It’s an age-old question—does sex make couples happier, or do happy couples simply have more sex? Research has repeatedly confirmed that there is an association between overall well-being and frequent sex among people in their 20s, 30s, 40s and 50s. Far less research has explored the same question among people older than that. But now, a new study has tackled that issue directly by looking at married couples age 65 or older. So what do you think—would you guess that sex and happiness are still so closely related when people become senior citizens?

For insight into the findings, which were presented at The Gerontological Society of America meeting in November 2011 in Boston, we spoke to Adrienne Jackson, PhD, assistant professor in the division of physical therapy at Florida Agricultural and Mechanical University in Tallahassee and the study’s author.


For this study, Dr. Jackson used data from the 2004 to 2008 national General Social Surveys, which had been conducted by the University of Chicago to monitor societal trends. Dr. Jackson analyzed answers from 240 male and female married responders who were age 65 or older (in fact, many of them were over 75) and had answered questions on marital happiness, overall happiness and frequency of sexual activity, which was defined as oral, vaginal or anal penetration… so this was not “sex lite,” folks! For the questions on overall happiness and marital happiness, respondents indicated whether they were “very happy,” “pretty happy” or “not too happy.” And for the sex questions, Dr. Jackson divided the responders into three groups—those who had sex more than once a month, those who had it a few times a year and those who hadn’t had any sex in the past year.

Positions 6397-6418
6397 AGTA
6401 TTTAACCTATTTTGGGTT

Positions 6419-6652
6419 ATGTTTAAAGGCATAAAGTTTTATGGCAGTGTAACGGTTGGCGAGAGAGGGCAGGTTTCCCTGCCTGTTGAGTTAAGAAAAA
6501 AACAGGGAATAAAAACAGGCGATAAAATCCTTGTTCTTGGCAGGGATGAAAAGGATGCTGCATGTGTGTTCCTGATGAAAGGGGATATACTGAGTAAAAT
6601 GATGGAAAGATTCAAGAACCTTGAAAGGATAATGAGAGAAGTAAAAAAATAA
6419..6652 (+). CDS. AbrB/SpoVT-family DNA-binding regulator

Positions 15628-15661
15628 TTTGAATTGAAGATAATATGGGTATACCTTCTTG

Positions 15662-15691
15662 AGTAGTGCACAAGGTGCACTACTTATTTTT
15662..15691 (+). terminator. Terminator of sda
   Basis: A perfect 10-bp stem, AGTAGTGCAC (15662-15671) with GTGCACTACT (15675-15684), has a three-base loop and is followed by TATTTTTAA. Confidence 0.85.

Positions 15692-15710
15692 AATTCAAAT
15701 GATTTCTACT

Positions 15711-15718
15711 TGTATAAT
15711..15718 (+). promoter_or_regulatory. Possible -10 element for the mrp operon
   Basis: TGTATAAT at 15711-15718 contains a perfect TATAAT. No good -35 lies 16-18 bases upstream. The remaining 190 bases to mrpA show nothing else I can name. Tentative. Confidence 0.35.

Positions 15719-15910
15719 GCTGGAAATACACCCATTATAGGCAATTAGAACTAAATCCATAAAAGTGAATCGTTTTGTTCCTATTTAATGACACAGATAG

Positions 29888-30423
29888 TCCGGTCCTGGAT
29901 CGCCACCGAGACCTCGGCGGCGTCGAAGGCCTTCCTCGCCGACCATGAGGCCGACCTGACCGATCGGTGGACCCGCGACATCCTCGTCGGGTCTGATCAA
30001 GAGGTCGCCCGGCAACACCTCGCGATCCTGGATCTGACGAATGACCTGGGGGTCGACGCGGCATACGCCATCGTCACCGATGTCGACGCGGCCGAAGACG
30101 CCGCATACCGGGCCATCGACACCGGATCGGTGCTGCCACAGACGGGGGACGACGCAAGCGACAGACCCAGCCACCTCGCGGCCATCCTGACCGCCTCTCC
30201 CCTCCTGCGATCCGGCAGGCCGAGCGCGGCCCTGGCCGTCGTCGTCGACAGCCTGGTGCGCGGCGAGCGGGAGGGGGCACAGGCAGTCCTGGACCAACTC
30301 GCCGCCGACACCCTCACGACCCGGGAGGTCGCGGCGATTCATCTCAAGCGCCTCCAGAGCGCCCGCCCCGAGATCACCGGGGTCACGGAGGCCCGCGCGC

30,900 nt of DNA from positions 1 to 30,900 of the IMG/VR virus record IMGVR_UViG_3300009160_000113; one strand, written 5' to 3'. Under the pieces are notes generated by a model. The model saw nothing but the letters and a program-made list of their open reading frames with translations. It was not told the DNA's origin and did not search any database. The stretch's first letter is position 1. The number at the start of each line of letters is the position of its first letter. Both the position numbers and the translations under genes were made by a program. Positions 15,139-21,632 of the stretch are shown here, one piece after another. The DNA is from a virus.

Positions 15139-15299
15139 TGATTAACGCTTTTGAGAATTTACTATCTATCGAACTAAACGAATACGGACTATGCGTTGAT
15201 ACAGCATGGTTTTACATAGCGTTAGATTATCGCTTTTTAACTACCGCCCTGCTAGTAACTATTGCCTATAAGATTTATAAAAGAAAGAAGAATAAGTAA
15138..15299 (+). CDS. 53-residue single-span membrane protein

Dr. Jackson found that the frequency of sex was strongly associated with both marital happiness and overall happiness. In fact, almost 60% of respondents who had sex more than once a month were “very happy” overall, while just 40% of those who had sex once or twice a year or not at all felt “very happy” overall. Marital happiness, specifically, was found in 80% of those who had sex more than once a month, compared with only about 60% of those having less or no sex.


As we mentioned earlier, there’s a big chicken-and-egg question here—it’s still unclear whether sex causes happiness or vice versa. Maybe research will find that out one day. But this study does confirm that there is a link between sex and happiness—even as we get older.

If you don’t have a partner—at any age—it isn’t always easy to kick your sex life into high gear again (especially if you want to be safe about it!). But if you are in a relationship in which emotional or physical issues are keeping you from an active sex life, you may want to try working on those issues—for example, by going to marriage counseling or talking with your doctor about your physical limitations—specifically with sex as a goal. Based on these findings, it may be worth the effort since happiness and a satisfying sex life are both things to want.

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